I also asserted, given that the amplifier output impedance tends to be low, adding the cable impedance on top of that has a multiplicative effect that lowers the damping factor relative to the HD800.

The others argue that this is irrelevant, given the HD800 already has such high impedance.

Without the actual ability to perform conclusive scientific tests on our own, we've decided to debate how wavy some wavy lines are.

To our credit, I think this has gone farther than about 99% of the cable debates I have read, and has been mostly civil along the way. I do respect what the other guys are bringing to the table from their side of the issue.
 
Aug 16, 2016 at 3:58 PM Post #23,329 of 28,529

etc6849

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Can you please post a link to a site showing this impulse difference?  Because just moving a mic 1/4" in a jig is going to change acoustic measurements.  Also as was said earlier, even adjusting headphones on ones head can have an impact on these types of measurements (since if there is air leakage it is really changing the acoustic properties of the ear/headphone chamber).
 
Also, the noise before an impulse is indicative of distortion. This could be from the THD of the amp being used to perform the test, could be from driver distortion.  However, no way is it from cable distortion as the other two are far far far more dominant.  It is wrong to think cables add audible THD.  Yes they can add noise if they aren't shielded, but that's why a factory cable is shielded.
 
When Sennheiser manufactures headphones, the impedance is not always exact too, but will vary.  This is why they perform measurements and match drivers for the HD800; you can see this in the factory tour posted on YouTube if you don't believe me.  Since it seems folks are worried about less than .1 ohms, I guess you all better fly to Germany and hand pick the drivers with the lowest possible impedance.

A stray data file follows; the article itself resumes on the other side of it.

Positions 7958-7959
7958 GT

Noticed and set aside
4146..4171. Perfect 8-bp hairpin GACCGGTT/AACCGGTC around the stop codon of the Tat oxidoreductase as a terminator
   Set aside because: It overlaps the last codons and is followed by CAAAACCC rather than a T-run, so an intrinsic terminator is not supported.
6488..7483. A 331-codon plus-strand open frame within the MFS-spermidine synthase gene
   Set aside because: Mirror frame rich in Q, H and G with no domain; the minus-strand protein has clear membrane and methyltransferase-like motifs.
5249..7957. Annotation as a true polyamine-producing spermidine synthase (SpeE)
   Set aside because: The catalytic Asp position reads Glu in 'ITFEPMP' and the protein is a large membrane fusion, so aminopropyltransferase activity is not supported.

Also, wrt to your other post, speed is determined by the dielectric constant of the cable not the resistance or even impedance alone.  This is only used in transmission line theory which has nothing to do with a short headphone cable passing frequences in the kHz range and lower over short distances.
 
https://en.wikipedia.org/wiki/Transmission_line
 
"In communications and electronic engineering, a transmission line is a specialized cable or other structure designed to carry alternating current of radio frequency, that is, currents with a frequency high enough that their wave nature must be taken into account."  
 
I promise wikipedia is right (I'm an EE), every Electromagnetic Theory text book is correct too, the rest of this time these terms don't matter at all.  Your ears are just plain not that good.  I'm not saying you don't think you hear this stuff (placebo effect, etc...), but it's not not within our range of hearing.
 
Quote:
   
 
Two things can impact a cable/headphone's perceived dynamicism:
 
1) a lot of ringing in the impulse response.  The HD600 never really had this problem, to my ears, and that's borne out with Tyll's graphs.  
 
2) different impulse responses for different power loads.  This is something that isn't currently measured by Tyll.  To me, this is what brings out micro-detail, that a DAC/amp/cable/headphone system delivers a similar impulse type response across both axes of the frequency/power 2D plot.  If a system jumps hard at a certain high power level, but is more sluggish at lower power levels, especially in very dynamic passages, micro detail is lost and/or smoothed over.  As Doug from ECP likes to often state, "micro-detail resides in the first milliwatt."  This is also where small differences in differential resistance can become much bigger deals.  Although obviously subtle, this is often the difference in the last little bit of transparency.

 
Aug 16, 2016 at 4:01 PM Post #23,330 of 28,529

thefitz

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To our credit, I think this has gone farther than about 99% of the cable debates I have read, and has been mostly civil along the way. I do respect what the other guys are bringing to the table from their side of the issue.

I'm obviously quite skeptical but this is definitely the most enlightening conversation I've had about this. We're actually defining constraints here, which is much more than the USB cable crowd does...
 
Aug 16, 2016 at 4:06 PM Post #23,331 of 28,529

thefitz

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I'm not saying you don't think you hear this stuff (placebo effect, etc...), but it's not not within our range of hearing.